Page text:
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The Onstage Music Community Forum: Promotion in the COVID-19 World with James Moore
Welcome to the Onstage Music Community Forum
One thing for certain concerning the COVID-19 pandemic is that life and our collective lifestyle won’t be getting back to normal anytime soon. From lack of employment, to lack of services, to lack of answers, there’s no adjusting to this new normal because we don’t know what the new normal will ultimately become. At Onstage, we are acutely aware of the impact the pandemic is having on the artistic and music communities.
So what can we do? Well, we can listen and share. Share your fears, your hopes, your ideas, your soul. This is our, or rather, your forum to voice all of it. From the artists to the roadies to the lighting and catering crews, to the promoters and managers, venue owners, poster designers and music stores…tell us what’s happening.
You never know where the next great idea may come from, so let’s have a conversation about it all. If you know of organizations that might assist, let us know. If you’re terrified you won’t make it through the day, week, or month…reach out. We are a big community, we can do this.
Send your story, thoughts, ideas to email@example.com and include your social sites if you have any, current project links, photos, etc. We can promote as well as listen.
Today’s post comes via Canadian music publicist James Moore, CEO of the PR and marketing firm Independent Music Promotions Inc., whose book “Your Band is a Virus,” is a virtual play-by-play manual on how to promote yourself or your band.
Everyone has taken a hit. Just getting that out of the way. Some are begging right now, some are not, but everyone has taken a hit. I’m a typical small business owner, and just like tens of thousands of others, my business website was hacked during this COVID outbreak. Re-instating the site, working with my hosting company and online security team, took around 10 days, roughly 3-4 x longer than it normally would have taken if it weren’t for this outbreak, not to mention the expense. Everyone is getting attacked and everyone is overwhelmed trying to sort it all out remotely. That’s what I’m told by the stressed out workers.
Looking at the positive, I’ve spoken to so many online security folks over the past few weeks I should be an honorary expert by now. I feel more resilient now after dealing with a double whammy like this. Opportunists are always around and at-the-ready. So, if you’re feeling shell shocked by this whole situation, keep your plugins, your php, your site templates 100 % up-to-date, because it could be worse. It’s good to have a platform and it requires vigilant protection.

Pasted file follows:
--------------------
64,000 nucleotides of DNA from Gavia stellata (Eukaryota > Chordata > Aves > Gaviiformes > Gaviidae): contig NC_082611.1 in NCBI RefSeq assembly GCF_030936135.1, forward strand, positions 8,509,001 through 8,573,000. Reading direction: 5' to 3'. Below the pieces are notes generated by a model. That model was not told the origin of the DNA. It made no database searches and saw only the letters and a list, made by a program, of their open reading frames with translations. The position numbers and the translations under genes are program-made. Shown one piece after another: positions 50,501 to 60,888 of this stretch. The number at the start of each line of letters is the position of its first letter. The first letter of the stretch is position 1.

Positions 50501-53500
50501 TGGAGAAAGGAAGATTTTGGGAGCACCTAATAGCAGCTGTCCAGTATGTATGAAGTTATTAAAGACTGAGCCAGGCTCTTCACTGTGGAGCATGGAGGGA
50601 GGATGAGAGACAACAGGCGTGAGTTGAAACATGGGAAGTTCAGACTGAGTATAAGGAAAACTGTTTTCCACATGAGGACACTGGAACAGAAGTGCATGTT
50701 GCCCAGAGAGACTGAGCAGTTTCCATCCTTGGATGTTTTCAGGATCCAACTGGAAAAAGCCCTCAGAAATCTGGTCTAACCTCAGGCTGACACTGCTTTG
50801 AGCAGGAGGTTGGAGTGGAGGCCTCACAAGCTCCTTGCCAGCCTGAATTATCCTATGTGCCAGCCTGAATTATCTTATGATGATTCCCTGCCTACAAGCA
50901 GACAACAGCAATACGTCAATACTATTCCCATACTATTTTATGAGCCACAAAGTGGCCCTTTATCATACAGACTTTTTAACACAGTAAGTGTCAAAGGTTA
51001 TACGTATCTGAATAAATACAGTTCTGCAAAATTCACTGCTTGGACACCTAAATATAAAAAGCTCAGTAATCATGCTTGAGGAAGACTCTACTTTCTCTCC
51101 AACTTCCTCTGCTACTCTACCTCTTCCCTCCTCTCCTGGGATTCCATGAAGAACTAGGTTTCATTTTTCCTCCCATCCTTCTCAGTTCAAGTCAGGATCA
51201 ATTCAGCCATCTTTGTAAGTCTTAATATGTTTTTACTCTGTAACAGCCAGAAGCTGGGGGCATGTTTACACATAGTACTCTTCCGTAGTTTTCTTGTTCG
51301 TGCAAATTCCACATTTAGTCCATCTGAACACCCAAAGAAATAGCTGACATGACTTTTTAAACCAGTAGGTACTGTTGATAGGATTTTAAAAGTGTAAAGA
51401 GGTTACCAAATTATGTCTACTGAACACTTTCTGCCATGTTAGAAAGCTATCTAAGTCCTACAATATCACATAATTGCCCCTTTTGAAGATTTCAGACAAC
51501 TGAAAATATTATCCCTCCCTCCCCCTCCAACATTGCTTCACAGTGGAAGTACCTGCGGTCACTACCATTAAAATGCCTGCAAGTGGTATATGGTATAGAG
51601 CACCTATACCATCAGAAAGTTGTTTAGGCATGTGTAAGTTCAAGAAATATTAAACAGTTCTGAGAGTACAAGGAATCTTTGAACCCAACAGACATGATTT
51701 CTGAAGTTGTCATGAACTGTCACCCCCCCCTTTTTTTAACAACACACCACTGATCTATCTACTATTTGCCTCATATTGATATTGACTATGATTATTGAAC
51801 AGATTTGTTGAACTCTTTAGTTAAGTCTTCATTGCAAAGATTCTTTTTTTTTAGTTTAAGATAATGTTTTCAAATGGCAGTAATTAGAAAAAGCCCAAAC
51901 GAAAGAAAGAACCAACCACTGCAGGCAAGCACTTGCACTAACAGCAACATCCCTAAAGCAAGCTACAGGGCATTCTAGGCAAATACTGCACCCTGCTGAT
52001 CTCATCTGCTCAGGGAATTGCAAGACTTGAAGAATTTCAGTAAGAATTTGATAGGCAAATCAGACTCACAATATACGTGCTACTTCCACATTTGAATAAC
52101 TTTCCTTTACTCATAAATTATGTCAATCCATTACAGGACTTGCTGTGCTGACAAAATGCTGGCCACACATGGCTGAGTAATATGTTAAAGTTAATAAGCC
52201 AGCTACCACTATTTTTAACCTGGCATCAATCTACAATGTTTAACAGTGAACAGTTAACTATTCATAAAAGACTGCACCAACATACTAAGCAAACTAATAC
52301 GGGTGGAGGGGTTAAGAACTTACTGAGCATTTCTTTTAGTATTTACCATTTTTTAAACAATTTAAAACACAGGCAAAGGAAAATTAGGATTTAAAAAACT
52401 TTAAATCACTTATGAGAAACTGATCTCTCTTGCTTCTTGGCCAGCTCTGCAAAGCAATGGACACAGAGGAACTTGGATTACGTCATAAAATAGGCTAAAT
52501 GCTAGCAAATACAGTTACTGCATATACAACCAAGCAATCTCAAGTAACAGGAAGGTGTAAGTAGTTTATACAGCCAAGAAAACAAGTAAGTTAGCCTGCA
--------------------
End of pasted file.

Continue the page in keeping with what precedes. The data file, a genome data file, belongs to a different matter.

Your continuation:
Ok, so what the hell do we do now? Where are the positives?
Innovate and evolve, I think. Those who had trouble connecting with their base online previously may not have any better luck now. This is not the corona virus’s fault. Those who can get into the communal spirit and give of themselves in interesting and entertaining ways may find ways to thrive.
Perhaps it’s time to jump further into live streaming. Yeah, I know it seems everyone with an acoustic guitar is doing it…but make it your own. Do you. Share something unique from your surroundings. Share your personality. Be real.
There are ways to distribute your live streams to new platforms beyond just Facebook and Instagram. Services like Reshare are available for those who’d like to explore this option.
For the moment, live music is done and it’s a massive, gaping loss. But this is our current world, and for now, the stage is online. We need to react to this fact and put our natural focus on productivity.
I think that music blogs, magazines and indie news sources can do much more to improve the situation and help musicians. For example, you’ve probably noticed that a good percentage of the blogs who typically only cover festival announcements are now covering their cancellations. Day after day, they’re informing us that X festival and X festival are now cancelled. Yeah, we know guys. If they even bothered to provide any actual coverage for the artists and bands, such as reviewing their albums or turning their cancellation posts into artist round up/introduction articles, that would be productive. Much better than constant bad news.
Which brings me to the underlying fact that music perseveres. Besides some major artists who are delaying album releases due to COVID19 (Fiona Apple is a shining example of a major artist NOT delaying her new album, and she should be congratulated for her eternal coolness), artists are still very much releasing vital new music. The way these albums are promoted is very similar to before, although of course missing the live element, and hopefully incorporating some new and novel strategies.
The artists I like to work with at I.M.P are often on the darker, introspective, experimental and left-field side of the coin. Some of them are taking it upon themselves to dig deep during this time and showcase new music in a more intimate setting.
Alternative singer songwriter Delyn Grey has documented her process of putting together a new quarantine EP through a series of live video performances and humorous, relate-able social media posts.
Eclectic folk artist Patrick Ames is taking people on a little trip to California wine country with his “Live in the Vineyard” series. You feel as if Patrick is inviting you into his home, and therein lies the charm (and opportunity) of music during COVID19.
These kinds of authentic performances are uplifting and certainly do connect, regardless of us all being barricaded behind our devices.
Stay happy. Stay creative. Stay safe!S. James Moore
Post by Kath Galasso @KatsTheory
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